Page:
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Sound matters: Towards an enactive approach to hearing media

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This article explores and proposes a model of hearing based upon an emergent line of thought known as the ‘enactive’ or ‘embodied cognition’ approach. This approach views the various modes of perception (sight, hearing, etc.) as styles of relating rather than processes carried out in the brain. Put another way, these approaches envision experience as constituted by embodied, perceptual relationships to the world. According to the phenomenological perspective of Maurice Merleau-Ponty, every self is constituted by perceptual, embodied relations within a lifeworld. For Merleau-Ponty, and for scholars like Francisco Varela, Alva Noë and Shaun Gallagher, this is no metaphor. It is a material description of the ordinary and everyday relations that constitute our selves in the world. As Noë reports, breakthroughs in neuroanatomical and neuropsychological research methods have led to considerable excitement and energy being poured into cognitive studies. It is thought that by these means we might even be able to ‘see’ consciousness at work. Yet Noë is highly sceptical of this ambition because an ‘explanatory gap’ remains between the data (images of brain activity, etc.) and true understanding of perceptual experience. Working from this critique, Noë and Kevin O’Regan have argued convincingly for a sensory-motor account of vision and consciousness. Currently, there is virtually nothing written on the possibilities for an enactive model of hearing. Therefore, my goal in this article is to initiate a sketch of such a model. I contend that this alternative approach may prove to be very enlightening with respect to studies of film and television reception, which otherwise tend not to notice the meaning-making activities of the body.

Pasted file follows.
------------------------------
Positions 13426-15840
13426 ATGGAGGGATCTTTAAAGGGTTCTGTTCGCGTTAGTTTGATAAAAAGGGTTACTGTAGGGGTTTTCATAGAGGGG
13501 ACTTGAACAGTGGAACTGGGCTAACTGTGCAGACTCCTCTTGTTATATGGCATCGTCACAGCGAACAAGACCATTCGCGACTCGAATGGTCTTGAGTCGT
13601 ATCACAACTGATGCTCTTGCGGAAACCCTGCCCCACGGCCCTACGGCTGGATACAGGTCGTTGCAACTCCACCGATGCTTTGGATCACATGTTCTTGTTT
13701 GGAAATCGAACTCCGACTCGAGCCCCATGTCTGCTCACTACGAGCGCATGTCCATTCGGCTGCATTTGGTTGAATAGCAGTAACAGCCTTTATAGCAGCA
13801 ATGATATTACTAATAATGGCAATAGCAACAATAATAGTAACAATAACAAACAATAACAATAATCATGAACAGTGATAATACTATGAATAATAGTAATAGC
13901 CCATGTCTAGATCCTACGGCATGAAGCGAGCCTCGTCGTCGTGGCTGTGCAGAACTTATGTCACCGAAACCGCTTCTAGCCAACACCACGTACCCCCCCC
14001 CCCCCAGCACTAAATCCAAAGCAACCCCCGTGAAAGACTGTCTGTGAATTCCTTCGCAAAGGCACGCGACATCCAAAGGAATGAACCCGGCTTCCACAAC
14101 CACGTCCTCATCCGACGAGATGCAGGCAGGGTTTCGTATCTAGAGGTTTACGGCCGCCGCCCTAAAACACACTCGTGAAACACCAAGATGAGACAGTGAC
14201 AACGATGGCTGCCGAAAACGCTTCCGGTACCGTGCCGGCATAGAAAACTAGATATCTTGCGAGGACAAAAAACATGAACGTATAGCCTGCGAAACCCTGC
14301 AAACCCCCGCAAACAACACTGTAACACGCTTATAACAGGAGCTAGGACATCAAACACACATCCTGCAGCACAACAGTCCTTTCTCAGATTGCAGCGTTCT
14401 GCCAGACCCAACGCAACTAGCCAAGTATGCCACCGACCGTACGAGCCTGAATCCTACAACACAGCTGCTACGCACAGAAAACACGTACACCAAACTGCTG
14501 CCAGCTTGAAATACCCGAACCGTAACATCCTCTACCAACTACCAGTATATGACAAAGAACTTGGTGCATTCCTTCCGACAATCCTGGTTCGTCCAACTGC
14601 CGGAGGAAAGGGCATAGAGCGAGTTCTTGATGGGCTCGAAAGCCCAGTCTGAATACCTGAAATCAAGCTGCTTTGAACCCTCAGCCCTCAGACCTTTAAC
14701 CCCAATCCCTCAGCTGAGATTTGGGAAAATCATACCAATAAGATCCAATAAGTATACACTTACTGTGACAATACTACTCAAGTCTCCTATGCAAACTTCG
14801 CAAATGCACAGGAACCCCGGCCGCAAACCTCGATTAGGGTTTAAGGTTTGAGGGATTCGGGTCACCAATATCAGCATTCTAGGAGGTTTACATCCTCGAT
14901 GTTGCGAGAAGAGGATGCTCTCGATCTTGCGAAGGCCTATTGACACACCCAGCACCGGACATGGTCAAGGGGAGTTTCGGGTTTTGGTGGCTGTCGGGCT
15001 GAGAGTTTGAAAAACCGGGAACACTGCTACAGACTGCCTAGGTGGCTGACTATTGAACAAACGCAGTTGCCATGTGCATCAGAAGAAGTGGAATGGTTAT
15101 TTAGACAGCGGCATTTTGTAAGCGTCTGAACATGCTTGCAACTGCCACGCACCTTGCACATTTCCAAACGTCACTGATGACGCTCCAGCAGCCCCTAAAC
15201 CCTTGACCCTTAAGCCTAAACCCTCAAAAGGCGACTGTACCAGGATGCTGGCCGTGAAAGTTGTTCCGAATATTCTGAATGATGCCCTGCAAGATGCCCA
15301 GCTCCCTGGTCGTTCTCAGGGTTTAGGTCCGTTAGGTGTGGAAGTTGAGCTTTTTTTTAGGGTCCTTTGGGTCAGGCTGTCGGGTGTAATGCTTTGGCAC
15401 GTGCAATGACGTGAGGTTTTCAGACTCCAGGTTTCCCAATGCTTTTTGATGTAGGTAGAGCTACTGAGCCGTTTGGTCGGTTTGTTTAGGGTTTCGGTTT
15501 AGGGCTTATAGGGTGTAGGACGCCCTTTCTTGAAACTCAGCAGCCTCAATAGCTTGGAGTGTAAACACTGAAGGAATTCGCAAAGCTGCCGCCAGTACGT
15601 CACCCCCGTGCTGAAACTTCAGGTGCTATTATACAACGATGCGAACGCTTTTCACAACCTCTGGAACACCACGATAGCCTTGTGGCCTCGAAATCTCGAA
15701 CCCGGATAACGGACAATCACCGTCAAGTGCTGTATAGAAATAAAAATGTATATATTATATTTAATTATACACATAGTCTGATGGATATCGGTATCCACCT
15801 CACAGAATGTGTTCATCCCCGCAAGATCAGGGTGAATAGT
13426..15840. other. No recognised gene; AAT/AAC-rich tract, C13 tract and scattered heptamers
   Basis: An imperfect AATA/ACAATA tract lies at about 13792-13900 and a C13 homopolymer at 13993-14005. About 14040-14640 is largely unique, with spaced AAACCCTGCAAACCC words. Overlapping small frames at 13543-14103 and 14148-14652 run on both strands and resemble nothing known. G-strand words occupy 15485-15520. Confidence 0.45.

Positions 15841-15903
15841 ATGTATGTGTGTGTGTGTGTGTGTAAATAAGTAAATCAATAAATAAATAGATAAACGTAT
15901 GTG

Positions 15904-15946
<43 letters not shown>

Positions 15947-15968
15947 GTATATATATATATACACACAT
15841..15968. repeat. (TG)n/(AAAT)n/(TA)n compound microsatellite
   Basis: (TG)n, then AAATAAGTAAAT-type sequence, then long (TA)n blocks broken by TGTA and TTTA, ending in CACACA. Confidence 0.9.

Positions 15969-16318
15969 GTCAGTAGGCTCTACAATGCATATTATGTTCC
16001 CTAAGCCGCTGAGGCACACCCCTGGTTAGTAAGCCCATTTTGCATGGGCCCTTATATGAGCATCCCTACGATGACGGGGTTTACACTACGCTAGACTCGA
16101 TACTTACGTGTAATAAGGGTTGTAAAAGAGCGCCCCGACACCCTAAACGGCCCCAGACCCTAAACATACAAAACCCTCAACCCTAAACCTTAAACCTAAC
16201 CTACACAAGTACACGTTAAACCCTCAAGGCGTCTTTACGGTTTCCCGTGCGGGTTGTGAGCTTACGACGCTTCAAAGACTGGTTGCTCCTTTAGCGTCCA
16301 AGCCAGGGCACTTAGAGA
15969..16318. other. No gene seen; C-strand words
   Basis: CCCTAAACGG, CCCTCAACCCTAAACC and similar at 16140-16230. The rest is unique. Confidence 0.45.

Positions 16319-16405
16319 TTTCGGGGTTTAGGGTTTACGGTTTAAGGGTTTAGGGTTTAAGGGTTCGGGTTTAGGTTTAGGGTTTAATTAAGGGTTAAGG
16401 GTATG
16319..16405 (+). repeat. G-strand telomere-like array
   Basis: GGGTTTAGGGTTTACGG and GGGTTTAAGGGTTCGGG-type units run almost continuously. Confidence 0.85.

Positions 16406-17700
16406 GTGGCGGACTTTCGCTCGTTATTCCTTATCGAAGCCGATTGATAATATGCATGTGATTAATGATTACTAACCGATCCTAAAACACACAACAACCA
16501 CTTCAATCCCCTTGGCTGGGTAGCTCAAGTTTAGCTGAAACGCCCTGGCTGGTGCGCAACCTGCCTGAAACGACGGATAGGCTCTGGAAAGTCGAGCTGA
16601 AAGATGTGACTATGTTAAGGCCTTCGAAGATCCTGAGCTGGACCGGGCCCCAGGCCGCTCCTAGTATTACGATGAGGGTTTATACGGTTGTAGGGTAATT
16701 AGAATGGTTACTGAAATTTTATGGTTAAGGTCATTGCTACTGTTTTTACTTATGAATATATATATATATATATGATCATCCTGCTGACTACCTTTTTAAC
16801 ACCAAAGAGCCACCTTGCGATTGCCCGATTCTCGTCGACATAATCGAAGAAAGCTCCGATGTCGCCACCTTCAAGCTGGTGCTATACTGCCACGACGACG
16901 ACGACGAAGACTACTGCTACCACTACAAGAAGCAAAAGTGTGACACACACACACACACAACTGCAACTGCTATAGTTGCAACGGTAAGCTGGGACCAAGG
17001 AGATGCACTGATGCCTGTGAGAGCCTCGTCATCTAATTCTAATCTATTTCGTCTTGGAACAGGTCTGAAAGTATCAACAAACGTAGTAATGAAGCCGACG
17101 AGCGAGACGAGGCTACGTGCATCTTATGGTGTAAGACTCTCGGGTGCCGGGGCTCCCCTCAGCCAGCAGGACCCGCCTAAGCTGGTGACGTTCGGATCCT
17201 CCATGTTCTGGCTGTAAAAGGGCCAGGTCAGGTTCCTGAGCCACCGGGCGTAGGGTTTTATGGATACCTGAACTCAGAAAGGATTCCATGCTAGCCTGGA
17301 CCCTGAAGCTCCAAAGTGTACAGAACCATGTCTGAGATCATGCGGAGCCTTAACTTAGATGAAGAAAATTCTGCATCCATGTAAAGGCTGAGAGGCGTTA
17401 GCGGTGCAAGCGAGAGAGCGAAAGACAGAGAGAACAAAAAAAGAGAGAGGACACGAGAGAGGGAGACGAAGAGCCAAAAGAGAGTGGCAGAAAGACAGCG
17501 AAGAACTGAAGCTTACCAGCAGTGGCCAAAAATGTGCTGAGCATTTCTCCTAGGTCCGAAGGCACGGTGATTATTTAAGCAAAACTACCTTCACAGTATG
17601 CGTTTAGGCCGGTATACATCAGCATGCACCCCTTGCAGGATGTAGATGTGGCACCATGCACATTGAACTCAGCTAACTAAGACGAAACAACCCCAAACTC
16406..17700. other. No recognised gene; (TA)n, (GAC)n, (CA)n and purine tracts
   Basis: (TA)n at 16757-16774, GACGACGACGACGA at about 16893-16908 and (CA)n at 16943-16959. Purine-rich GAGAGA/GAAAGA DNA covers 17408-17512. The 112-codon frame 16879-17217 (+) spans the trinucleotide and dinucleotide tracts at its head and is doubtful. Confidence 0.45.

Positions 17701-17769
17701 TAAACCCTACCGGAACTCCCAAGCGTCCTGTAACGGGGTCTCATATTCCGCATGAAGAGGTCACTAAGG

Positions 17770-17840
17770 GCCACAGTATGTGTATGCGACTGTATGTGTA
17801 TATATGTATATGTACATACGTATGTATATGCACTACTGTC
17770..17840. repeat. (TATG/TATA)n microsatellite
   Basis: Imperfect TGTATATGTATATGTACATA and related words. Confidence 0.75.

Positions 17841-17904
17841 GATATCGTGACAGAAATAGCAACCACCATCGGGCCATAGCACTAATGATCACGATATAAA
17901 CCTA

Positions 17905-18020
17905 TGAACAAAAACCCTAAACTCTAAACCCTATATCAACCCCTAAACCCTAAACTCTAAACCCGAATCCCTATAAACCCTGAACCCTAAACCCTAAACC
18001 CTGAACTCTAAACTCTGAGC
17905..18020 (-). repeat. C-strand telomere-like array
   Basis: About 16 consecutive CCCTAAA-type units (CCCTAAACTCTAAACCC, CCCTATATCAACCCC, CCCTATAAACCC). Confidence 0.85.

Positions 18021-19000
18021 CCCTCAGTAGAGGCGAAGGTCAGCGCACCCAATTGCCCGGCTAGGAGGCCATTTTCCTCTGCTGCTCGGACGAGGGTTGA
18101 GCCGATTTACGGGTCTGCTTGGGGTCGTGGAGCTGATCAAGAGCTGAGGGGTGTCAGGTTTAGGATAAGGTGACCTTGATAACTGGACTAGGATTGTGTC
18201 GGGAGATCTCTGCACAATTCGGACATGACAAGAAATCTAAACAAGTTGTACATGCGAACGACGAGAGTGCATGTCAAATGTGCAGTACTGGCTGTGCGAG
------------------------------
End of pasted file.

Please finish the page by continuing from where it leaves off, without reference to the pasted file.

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Keywords: embodied cognition; existential phenomenology; film and embodiment; film reception; film sound; sound theory

Document Type: Research Article

Affiliations: Bishop’s University

Publication date: 2011-08-11

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  • The Soundtrack is a multi-disciplinary journal which brings together research in the area of music and sound in relation to film and other moving image media. A complex cultural, technological, industrial and artistic phenomenon, sound-with-moving image is a rich area for analysis, investigation and speculation. We encourage writing that is accessible to audiences from a diversity of intellectual backgrounds and disciplines as well as providing a forum for practitioners. The Soundtrack's aim is to nurture this new and expanding area of academic investigation in dialogue with soundtrack producers of all kinds.
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